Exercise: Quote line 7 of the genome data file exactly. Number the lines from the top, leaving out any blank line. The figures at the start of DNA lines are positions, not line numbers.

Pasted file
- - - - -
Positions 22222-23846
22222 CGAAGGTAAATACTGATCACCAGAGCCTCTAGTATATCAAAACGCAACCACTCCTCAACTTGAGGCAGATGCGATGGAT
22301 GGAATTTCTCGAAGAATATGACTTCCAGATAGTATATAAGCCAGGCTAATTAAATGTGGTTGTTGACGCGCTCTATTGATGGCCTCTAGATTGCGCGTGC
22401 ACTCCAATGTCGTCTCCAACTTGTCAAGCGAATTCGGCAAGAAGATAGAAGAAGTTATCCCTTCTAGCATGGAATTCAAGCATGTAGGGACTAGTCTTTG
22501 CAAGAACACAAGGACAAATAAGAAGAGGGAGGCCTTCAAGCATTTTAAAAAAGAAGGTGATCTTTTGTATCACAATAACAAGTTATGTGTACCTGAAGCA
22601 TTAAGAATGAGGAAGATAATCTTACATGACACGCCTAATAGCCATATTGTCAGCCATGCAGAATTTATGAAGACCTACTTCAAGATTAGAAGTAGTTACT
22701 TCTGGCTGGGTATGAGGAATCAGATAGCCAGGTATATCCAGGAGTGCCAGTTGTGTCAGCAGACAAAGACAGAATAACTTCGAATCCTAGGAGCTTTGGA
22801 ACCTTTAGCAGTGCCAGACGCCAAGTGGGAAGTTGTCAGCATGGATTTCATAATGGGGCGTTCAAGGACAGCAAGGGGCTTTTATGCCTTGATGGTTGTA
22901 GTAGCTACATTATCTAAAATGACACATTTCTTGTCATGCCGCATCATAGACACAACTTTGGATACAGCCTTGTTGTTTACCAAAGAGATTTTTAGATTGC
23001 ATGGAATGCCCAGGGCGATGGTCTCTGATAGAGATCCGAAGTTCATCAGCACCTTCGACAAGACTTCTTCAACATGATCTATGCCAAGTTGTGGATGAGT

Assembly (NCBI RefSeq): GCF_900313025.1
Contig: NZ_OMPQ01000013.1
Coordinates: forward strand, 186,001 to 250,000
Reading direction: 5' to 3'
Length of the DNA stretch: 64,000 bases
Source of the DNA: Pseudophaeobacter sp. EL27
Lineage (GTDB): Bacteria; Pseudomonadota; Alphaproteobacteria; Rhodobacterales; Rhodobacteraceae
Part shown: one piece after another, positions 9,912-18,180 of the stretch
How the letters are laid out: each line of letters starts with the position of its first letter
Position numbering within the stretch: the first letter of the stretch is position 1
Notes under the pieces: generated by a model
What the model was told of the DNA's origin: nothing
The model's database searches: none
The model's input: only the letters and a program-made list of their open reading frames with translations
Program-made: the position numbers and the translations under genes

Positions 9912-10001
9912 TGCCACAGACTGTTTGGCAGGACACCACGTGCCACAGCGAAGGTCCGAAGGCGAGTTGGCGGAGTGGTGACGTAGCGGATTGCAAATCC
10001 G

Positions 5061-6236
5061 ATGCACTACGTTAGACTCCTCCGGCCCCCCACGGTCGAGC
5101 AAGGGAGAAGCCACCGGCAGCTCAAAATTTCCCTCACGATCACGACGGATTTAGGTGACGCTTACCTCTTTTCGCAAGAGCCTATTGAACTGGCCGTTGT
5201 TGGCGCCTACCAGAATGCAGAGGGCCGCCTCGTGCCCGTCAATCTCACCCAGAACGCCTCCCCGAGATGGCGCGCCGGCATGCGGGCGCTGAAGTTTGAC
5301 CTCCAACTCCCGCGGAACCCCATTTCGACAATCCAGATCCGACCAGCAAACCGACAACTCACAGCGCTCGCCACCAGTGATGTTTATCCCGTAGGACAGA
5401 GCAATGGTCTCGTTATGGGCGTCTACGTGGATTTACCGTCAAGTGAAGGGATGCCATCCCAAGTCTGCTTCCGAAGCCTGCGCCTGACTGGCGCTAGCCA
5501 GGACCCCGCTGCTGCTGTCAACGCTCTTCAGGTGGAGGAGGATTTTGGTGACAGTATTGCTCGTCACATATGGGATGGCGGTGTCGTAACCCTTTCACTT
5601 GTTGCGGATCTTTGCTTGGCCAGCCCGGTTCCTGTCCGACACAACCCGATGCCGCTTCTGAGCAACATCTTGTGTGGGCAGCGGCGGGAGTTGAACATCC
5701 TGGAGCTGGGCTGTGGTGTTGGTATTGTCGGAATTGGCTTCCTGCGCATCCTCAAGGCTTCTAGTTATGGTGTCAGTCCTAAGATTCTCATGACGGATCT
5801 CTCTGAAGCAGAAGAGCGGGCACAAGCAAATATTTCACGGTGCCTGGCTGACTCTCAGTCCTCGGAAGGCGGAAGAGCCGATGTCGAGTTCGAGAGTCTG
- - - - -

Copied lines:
22701 TCTGGCTGGGTATGAGGAATCAGATAGCCAGGTATATCCAGGAGTGCCAGTTGTGTCAGCAGACAAAGACAGAATAACTTCGAATCCTAGGAGCTTTGGA